FIA look to ban telemetry in 2016…I told you so

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I took some heat for suggesting that the real-time data harvesting teams currently engage in is the root cause of the driver coaching and over-use of the pit-to-car radio communication allowing the team to not only manage the race but actually manage the cockpit. It seems that I may not have been alone in my assertion as the FIA are now investigating banning data harvesting for 2016.

The ability to read and relay information from hundreds of on-car sensors in real time coupled with the current technical regulations that demand this kind of data in order to run the car has created prolific driver coaching in the past two years. This has begat a number of new radio ban lists from the FIA in order to clamp down.

My opinion was centered around allowing teams to harvest all the data they want in a blackbox-type recorder on the car to be examined after the race but to ban real-time data harvesting that can then be shared, again in real time, with the driver. I was accused of oppressing the sport’s reputation of being innovative with technology. My idea was thwarting innovative technology evolution of the sport. I’m not so sure I agree as my blackbox idea would allow for data harvesting as much as the team would like.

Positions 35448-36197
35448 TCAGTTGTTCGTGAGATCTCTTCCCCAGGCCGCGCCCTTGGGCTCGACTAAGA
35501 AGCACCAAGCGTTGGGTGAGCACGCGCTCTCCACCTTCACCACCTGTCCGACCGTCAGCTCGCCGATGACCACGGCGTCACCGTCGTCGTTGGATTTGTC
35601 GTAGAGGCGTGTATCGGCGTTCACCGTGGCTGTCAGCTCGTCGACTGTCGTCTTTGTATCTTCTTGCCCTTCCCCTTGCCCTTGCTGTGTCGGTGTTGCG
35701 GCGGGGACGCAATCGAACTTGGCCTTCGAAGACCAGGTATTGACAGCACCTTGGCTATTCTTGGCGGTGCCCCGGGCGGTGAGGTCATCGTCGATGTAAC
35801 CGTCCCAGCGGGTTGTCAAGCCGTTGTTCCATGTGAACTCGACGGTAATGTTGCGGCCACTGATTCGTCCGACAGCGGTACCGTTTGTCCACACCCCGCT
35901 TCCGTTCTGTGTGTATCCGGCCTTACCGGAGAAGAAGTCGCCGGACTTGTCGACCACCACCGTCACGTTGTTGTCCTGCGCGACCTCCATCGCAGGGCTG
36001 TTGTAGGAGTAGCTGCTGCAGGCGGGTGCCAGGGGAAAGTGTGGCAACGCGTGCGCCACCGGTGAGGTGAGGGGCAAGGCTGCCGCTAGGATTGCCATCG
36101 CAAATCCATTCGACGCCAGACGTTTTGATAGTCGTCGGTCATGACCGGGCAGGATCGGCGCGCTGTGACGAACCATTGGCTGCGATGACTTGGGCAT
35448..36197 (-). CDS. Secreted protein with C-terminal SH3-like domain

Regardless, the FIA are now looking at banning certain types of data leaving other types of data for on-car memory:

Methods to limit the telemetry channels sent in real-time from the car to the pits will be investigated.

The objective will be to restrict real-time data flow to signals essential to run the car. Any ‘monitoring’ or non-essential channels should only be logged to on-car memory.”

So there you have it. No, I’m no Delphic oracle but I will say that we were right about the new engine rules, the need for a reduced aero wing or the inclusion of a spec wing, the horror of DRS, and now the real-time data harvesting issue, not just driver coaching. I am also correct in suggesting that Mercedes have been one of the bigger abusers of driver coaching in recent memory.